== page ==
6. There is a perception about the corporate world when it comes to work-life balance. Is work-life balance a myth or is it possible to achieve it with consistent practice?

This question is relevant not just for the corporate world but for anything in general. The answer to the question also boils down to who you are as a person, how driven you are, how passionate you are about something. It is not easy when you start off as a fresher because you are so overwhelmed with hierarchy. You believe out of respect and even sometimes out of fear that those higher up in the hierarchy need to dictate how your life needs to run. That being said, a partner can always choose to run the team in a strict and balanced manner. It is not always easy to keep up with the pace of the job, the expectations of the management all while ensuring that work-life balance is met. Over time I have realised that the single best way of communicating your approach to a healthy balance, is by setting an example yourself. Your work-life balance is what you decide.

We need to understand that at the beginning one will be burning the midnight oil. You are in the learning phase of your life, it is natural that you are going to take a little longer to finish a task than somebody who has already invested a few years in this profession. This foundation that you set at the beginning will help you achieve the work-life balance you want at a later stage in your life. However, it is important to also be able to differentiate between what is okay and what is not. For example, any imposition by those in the system to the extent that it starts having an adverse effect on your health or something on those lines, is not alright. Always look for a place where there is intent, instead of where the results are. Where there is an intent and attempt for work-life balance, is the place you want to be.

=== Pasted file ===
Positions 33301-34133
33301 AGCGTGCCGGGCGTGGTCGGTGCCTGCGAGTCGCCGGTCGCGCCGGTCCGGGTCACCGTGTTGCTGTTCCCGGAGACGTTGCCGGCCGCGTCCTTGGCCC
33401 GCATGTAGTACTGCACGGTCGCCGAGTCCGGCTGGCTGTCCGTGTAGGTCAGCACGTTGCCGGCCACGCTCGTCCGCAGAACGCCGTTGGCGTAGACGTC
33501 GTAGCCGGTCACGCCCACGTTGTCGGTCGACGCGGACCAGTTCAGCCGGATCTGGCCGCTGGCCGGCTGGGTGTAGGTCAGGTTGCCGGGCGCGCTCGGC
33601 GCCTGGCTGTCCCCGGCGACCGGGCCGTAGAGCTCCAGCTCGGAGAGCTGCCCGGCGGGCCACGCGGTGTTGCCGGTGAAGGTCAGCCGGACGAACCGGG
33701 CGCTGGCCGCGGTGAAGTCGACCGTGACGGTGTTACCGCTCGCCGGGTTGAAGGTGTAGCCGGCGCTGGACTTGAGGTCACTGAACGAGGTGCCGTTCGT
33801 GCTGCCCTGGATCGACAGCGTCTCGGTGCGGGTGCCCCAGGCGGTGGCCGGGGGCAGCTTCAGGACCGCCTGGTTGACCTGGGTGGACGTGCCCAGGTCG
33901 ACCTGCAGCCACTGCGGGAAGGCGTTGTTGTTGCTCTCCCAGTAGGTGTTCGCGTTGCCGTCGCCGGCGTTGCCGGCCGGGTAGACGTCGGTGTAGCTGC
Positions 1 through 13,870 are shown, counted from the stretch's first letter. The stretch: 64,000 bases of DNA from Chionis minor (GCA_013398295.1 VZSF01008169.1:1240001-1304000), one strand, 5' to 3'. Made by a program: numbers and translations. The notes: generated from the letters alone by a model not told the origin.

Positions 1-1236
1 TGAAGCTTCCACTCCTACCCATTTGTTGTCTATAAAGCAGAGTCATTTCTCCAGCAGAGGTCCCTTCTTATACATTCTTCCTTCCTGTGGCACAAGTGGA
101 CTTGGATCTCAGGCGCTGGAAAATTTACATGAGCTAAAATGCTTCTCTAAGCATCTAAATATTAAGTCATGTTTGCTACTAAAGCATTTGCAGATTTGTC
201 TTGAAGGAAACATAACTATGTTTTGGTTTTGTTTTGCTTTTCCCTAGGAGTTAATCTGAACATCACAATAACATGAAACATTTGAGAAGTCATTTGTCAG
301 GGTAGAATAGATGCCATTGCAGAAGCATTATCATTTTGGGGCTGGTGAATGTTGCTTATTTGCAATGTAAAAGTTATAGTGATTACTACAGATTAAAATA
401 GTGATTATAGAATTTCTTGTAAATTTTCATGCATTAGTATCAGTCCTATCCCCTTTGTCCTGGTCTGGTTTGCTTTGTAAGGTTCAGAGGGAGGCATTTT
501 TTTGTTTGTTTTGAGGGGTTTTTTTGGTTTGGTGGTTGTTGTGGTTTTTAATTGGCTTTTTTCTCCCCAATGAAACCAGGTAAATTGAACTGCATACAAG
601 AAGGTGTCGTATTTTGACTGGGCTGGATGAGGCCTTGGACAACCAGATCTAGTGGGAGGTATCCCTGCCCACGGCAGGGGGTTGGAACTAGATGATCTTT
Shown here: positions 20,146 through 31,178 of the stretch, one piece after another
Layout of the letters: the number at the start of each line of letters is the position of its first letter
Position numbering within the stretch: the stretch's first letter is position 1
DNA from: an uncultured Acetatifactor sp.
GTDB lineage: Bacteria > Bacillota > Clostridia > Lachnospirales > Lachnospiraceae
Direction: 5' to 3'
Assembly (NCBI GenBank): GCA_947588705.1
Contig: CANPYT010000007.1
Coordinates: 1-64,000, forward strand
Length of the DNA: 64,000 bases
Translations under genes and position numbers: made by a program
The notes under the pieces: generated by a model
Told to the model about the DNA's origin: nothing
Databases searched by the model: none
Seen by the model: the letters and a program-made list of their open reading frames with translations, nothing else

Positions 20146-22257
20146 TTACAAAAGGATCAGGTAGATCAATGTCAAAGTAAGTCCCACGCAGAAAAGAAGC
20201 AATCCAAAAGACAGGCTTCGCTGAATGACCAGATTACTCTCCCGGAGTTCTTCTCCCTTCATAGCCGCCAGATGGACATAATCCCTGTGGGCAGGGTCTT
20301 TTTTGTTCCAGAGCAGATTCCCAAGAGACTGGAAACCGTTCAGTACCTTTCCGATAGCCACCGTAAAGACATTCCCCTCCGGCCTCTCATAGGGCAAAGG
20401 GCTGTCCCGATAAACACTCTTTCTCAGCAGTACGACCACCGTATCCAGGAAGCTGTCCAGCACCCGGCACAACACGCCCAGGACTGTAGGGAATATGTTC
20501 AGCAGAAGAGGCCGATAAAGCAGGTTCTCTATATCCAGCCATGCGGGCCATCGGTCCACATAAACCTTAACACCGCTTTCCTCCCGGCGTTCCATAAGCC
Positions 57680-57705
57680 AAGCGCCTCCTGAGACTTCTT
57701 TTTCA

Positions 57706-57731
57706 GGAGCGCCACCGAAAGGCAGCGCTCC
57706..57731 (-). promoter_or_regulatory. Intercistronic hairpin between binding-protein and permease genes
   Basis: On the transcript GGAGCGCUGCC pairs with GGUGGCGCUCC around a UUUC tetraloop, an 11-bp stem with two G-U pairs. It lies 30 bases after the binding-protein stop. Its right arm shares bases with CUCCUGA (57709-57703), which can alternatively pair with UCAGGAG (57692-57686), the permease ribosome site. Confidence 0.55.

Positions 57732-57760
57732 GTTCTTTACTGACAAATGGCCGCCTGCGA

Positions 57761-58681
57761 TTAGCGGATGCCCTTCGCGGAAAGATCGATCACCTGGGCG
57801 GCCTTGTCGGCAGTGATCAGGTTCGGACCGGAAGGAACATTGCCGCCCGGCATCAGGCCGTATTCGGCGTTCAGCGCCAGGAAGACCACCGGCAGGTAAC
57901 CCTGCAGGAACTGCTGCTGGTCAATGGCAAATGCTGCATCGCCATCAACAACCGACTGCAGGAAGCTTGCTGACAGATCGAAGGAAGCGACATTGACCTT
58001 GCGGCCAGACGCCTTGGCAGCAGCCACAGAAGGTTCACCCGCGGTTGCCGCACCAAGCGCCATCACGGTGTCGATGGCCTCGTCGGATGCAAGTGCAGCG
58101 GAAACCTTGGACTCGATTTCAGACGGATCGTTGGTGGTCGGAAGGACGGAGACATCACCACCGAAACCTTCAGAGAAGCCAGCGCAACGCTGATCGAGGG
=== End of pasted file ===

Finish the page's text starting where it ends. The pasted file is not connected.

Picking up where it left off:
7. What is the one trait that you want a young professional setting foot into the real world to cultivate?

It is hard to put it into one trait. As far as my team is concerned, I personally like a combination of aptitude and attitude. You need to have the aptitude and inclination to read and absorb a lot, because that is what is going to help you ahead. The drive to learn is extremely important. I do not necessarily want a know-it-all but somebody who has the ability to learn in a team. Team spirit is absolutely necessary because you do not want anything to ruin the working atmosphere. Collegiality needs to be there. No matter at what stage you are in your life, you need to be greedy to learn more and stay humble. The moment you approach your work with passion and think out of the box, you have nailed it. The fire to learn, to consume information, passion is what is going to take you a long way in your profession.

8. Any advice that you would like to give to our readers?